Liberty Lake council grants itself power to ‘approve, reject’ library policies
May 17, 2023 Updated Wed., May 17, 2023 at 8:57 p.m.
The Liberty Lake City Council now has the power to “approve or reject” the public library’s policies after several months of debate among council members and strong input from the public.
Supporters of the amended ordinance, which passed Tuesday night on a 4-3 vote, have said the council needs to provide “checks and balances” on the library board’s policymaking decisions. Opponents questioned why the ordinance was proposed in the first place because the library has operated well over the years with the library board writing policy and the City Council funding the library.
Council members Dan Dunne, Annie Kurtz and Tom Sahlberg voted against the ordinance.
Many residents, including on Tuesday, have spoken against the amended ordinance, fearing the council’s new authority could lead to banning books. The new ordinance says the council or mayor “will not initiate any book ban” and the council will “confirm or deny any books banned” by the board.
“To me, if you are opposed to banning books, you should be in favor of this ordinance because it says very specifically that the council cannot do it,” Councilman Chris Cargill said.
The council voted last year to keep “Gender Queer,” a graphic novel that explores gender identity and has led to censorship debates at many libraries around the country, at the library after an unsuccessful citizen-led attempt to ban the book.
Erin Zasada, of Liberty Lake, requested the library pull the book from the shelves, which led to the council’s decision to uphold the board’s decision and keep the book.
“It wasn’t an LGBTQ issue,” Zasada said Tuesday. “It was an issue of seeing pornography in a book geared towards children.”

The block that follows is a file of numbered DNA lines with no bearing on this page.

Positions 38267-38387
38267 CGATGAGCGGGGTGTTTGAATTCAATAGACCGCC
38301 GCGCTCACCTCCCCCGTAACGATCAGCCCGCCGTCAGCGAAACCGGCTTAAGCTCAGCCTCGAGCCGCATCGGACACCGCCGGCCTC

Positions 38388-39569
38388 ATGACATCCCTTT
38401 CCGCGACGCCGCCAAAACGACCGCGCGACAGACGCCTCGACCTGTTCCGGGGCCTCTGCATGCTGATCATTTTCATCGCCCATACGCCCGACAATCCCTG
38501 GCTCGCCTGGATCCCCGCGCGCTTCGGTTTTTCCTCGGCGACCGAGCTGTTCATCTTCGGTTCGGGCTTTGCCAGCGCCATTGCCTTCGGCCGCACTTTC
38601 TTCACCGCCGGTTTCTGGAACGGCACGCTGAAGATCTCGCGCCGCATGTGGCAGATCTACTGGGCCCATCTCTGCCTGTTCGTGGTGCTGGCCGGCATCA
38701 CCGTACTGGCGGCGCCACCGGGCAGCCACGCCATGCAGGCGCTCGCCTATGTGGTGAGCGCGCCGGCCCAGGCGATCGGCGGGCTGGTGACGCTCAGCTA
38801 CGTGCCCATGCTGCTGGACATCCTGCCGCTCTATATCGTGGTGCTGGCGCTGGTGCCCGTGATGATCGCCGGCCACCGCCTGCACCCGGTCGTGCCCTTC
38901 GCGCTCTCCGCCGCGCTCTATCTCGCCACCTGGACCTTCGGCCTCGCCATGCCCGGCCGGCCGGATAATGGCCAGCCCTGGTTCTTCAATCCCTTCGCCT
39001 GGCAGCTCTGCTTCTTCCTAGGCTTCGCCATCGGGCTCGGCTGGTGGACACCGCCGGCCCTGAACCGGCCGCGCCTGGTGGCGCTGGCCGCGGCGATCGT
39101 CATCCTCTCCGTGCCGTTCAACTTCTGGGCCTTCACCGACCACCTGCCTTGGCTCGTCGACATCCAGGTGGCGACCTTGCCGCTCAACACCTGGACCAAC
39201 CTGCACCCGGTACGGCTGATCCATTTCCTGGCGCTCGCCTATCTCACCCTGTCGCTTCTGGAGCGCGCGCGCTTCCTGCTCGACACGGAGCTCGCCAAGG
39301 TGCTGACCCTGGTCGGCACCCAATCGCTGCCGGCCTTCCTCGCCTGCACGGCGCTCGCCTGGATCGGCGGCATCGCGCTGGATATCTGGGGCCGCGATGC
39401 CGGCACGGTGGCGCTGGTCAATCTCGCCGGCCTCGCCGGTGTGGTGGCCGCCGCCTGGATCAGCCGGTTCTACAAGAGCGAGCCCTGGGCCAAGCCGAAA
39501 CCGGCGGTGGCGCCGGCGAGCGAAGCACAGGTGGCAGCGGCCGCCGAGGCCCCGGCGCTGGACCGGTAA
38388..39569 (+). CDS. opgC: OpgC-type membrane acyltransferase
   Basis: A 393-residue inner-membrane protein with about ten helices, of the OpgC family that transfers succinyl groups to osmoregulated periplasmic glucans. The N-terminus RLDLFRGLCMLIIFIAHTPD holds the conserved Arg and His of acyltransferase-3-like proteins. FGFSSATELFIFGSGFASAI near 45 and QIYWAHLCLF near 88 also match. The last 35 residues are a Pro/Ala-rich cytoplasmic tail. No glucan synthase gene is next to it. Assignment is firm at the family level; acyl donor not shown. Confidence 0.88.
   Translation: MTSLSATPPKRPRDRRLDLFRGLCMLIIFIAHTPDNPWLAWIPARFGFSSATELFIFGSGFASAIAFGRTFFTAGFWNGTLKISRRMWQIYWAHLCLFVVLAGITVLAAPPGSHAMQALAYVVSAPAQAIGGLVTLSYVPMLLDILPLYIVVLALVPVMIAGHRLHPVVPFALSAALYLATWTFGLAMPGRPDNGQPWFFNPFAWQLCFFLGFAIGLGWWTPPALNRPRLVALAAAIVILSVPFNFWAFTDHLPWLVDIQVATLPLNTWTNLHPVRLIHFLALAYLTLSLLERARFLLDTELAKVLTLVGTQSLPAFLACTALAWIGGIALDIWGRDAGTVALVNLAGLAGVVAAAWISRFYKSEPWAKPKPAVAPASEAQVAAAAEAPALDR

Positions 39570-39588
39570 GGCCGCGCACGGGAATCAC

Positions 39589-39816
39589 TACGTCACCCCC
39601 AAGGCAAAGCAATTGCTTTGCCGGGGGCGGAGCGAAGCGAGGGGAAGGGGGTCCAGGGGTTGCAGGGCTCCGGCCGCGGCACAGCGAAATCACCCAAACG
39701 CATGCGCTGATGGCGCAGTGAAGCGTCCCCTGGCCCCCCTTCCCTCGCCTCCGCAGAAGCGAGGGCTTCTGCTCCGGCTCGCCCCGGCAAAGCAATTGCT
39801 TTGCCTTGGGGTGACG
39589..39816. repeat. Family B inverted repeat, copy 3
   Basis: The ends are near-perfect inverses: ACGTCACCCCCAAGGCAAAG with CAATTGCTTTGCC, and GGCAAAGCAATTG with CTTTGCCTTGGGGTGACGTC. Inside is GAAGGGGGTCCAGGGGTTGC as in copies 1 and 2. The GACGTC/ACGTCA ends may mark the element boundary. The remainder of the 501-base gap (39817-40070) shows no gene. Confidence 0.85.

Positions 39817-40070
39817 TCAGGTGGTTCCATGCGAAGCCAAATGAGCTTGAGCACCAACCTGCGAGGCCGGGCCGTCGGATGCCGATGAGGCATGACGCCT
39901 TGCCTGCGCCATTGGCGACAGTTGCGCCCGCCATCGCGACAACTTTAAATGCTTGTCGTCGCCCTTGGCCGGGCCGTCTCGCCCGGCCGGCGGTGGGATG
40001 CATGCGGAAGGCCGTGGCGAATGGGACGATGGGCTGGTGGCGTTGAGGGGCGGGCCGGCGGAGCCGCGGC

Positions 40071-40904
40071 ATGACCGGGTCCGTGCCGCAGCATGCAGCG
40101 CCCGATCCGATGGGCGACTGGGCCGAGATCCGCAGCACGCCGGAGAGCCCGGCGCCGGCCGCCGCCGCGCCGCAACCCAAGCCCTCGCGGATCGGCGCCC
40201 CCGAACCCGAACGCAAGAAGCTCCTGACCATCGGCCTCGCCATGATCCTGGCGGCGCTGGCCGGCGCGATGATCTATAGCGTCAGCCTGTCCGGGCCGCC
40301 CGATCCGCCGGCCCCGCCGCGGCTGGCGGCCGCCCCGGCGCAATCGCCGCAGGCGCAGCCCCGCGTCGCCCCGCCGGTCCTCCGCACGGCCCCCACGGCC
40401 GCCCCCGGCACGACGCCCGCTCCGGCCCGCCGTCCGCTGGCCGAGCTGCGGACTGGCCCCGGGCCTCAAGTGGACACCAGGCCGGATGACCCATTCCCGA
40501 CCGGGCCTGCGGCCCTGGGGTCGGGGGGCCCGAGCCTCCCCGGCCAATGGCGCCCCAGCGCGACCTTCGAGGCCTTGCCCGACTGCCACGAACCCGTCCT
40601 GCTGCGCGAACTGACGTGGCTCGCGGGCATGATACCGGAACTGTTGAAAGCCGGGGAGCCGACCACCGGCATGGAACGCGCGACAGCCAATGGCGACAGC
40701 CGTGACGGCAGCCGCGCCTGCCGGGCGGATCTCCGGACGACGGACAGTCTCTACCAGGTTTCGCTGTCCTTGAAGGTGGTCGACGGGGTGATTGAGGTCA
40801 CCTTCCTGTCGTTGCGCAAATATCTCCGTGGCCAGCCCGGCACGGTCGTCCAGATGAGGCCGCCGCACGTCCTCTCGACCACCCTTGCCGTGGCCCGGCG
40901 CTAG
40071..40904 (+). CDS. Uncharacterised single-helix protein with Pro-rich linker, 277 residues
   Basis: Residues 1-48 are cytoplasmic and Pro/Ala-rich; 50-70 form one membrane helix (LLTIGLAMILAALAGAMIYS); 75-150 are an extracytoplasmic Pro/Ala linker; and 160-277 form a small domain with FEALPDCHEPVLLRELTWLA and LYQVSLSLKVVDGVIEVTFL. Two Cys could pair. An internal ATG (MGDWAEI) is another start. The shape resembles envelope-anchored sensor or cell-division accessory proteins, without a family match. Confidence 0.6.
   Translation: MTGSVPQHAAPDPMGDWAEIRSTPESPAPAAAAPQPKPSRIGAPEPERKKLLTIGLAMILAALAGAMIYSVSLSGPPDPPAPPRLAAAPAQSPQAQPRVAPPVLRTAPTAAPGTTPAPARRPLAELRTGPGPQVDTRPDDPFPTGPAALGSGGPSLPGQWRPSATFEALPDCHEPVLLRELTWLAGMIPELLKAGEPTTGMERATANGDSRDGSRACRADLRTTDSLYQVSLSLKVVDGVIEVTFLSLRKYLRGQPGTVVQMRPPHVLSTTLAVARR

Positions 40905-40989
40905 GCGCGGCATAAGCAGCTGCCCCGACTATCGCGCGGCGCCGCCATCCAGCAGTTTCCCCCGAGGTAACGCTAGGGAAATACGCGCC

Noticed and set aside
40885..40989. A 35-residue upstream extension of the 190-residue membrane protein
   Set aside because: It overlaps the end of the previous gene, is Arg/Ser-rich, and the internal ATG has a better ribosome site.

Kurtz said she wanted the ordinance to say the council “will not restrict access” to books at the library instead of “will not initiate any book ban.”
Kurtz, Dunne and Sahlberg voted last month to amend the ordinance to that effect, but the motion failed because council members Jed Spencer, Wendy Van Orman, Phil Folyer and Cargill voted against it.
None of the changes to the ordinance at that meeting were final.
“That is an unresolved issue,” Kurtz said. “We did not get to the middle. We did not compromise. It was a hard ‘no.’ ”
She said that’s why the public expressed concern about the council restricting access in the future.
Councilwoman Wendy Van Orman said the board still makes policies. The council can simply approve or deny them.
“We don’t make the policy,” Van Orman said. “They do. It’s still in their realm.”
Besides book banning concerns, residents worried the amended ordinance would open the city to lawsuits.
“This is a no-win situation. I guarantee you,” former Liberty Lake councilman Mike Kennedy said.
Board member Kim Girard, a former school librarian, said it’s her responsibility as a parent to know what her children are reading, not the government’s.
“There are books in every public library that librarians would not read or do not agree with but they order them because they believe in their mission to serve their public,” she said.
While most residents voiced their opposition to the ordinance, a few supported it.
One woman held up a poster of graphic images in Gender Queer while speaking to the council and was asked to leave by Mayor Cris Kaminskas. A 13-year-old girl called Gender Queer “pornography” and said the council needs to protect children’s eyes, hearts and minds.
The council motioned to extend the four-hour meeting three times before it approved the ordinance shortly before 11 p.m.
Kaminskas can veto the council’s decision and said she expected to make a decision by the end of the week.
Kurtz asked Kaminskas to veto it swiftly so the matter does not “fester” in the divided community.
“We are not Liberty Lake together right now,” Kurtz said.
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